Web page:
As she prepares for the opening of the new center, Potts sees it as a place where not only more clients can be welcomed, but a place for staff to feel supported as well.
“My colleague has said I move at the speed of light, but I think everything takes time, as long as you keep working on it, we’ll get there together,” she said.
Article by Propel Nonprofits
“Our doors are made open to all!” Thank you to everyone who joined us at our Groundbreaking Ceremony!
Check out the ceremony on Facebook Live…or view images from the ceremony below.
After more than half a century, the LISTEN Center will launch a new era when it hosts a groundbreaking ceremony for its first-ever new building. The groundbreaking is set for Thursday, June 10, 4 p.m. at 2100 S. Washington St. in Grand Forks. The public is invited.
With construction expected to be completed in mid-2022, the new LISTEN building will have enough space to house all of LISTEN’s programs under one roof for the first time in years. There will also be additional space on the second floor for one or more tenants.
“LISTEN is excited to be a part of the continual growth, commercial renewal and development that is bringing value to our city,” said Christy Potts, LISTEN Executive Director. “This new building not only replaces an inaccessible old building that was on the property, but it will raise the standard for accessibility for everyone who uses our program services and our Drop In Community Center. Our goal is to build a space that is accessible and user-friendly for people choosing our services and our staff that help them.”
“With our programs growing and adding residential and in home support in the last 18 months to LISTEN services’ this building is opening a new future for us that is focused on the needs of the people we are supporting,” said Nancy McKay, Programs Services Director. “It pioneers our potential for growth in our program services. With the new building, the skies the limit on what else we may be able to add to benefit our community.”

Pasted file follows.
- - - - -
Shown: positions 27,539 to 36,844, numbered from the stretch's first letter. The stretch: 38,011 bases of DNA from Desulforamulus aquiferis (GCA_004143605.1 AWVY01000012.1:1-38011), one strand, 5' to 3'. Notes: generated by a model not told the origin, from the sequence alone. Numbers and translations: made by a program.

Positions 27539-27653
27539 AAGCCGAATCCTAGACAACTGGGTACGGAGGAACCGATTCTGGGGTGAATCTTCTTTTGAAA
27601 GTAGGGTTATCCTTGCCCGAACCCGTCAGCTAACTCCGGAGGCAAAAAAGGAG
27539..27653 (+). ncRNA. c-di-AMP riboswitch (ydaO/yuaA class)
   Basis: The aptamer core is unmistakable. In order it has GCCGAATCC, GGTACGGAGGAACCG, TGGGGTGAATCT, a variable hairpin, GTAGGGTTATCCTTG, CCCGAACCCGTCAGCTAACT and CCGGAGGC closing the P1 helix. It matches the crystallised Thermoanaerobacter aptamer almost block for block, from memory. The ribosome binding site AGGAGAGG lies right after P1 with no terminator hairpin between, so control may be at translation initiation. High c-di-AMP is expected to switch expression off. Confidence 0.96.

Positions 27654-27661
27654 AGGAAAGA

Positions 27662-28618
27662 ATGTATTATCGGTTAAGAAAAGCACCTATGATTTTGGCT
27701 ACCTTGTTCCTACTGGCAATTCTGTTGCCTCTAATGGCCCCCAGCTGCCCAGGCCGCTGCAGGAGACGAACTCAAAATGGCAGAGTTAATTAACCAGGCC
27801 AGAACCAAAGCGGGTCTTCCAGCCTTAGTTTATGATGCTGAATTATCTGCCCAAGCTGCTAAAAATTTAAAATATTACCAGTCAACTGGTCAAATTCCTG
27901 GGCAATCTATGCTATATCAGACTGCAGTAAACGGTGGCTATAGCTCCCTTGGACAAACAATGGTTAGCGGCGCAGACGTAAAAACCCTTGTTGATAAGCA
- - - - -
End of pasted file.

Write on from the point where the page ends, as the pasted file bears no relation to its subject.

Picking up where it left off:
“A dream is a wish your heart makes and the Listen Drop In Center has been a part of helping people make their dreams happen for the past 50 years,” said Carla Tice, Drop In Program Director. “With this new building more dreams for more people will be possible. With state-of-the-art technology, universal design, and a culture that supports one another, we will have 50 more years of dreams come true.”
LISTEN has partnered with Widseth and Community Contractors for design and construction of the building.
The LISTEN Center’s roots date back to 1970, when a program started in Grand Forks churches. It grew into S.M.I.LE. – St. Mary’s Is Love Exceptional – in 1972 and then combined with a Youth Arc program in 1974 to become Love Is Sharing the Exceptional Needs – L.I.S.T.E.N. LISTEN has evolved over the years, but its mission has remained the same: to provide quality services designed to help people with intellectual disabilities live as independently as possible.
Christina Potts, email@example.com
LISTEN Executive Director, Christina Potts Accepted to National Leadership Consortium on Developmental Disabilities
Grand Forks, ND – LISTEN, Inc. Executive Director Christy Potts is one of 32 selected nationwide to participate in the National Leadership Consortium on Developmental Disabilities, Leadership Institute held at the University of Delaware in Newark, Delaware Jan. 12-17.
The National Leadership Consortium is a partnership of the 18 national disabilityorganizations dedicated to promoting citizenship, equality and access to high quality, individualized supports for people with disabilities.
Potts started her career supporting people with disabilities in 2009. She graduated from Minot State University with a B.S. in Business Management and International Business in 2011 while working full time as a Direct Support Professional. She continued working with people with disabilities while attending Minot State University to complete a M.S. in Management in 2014.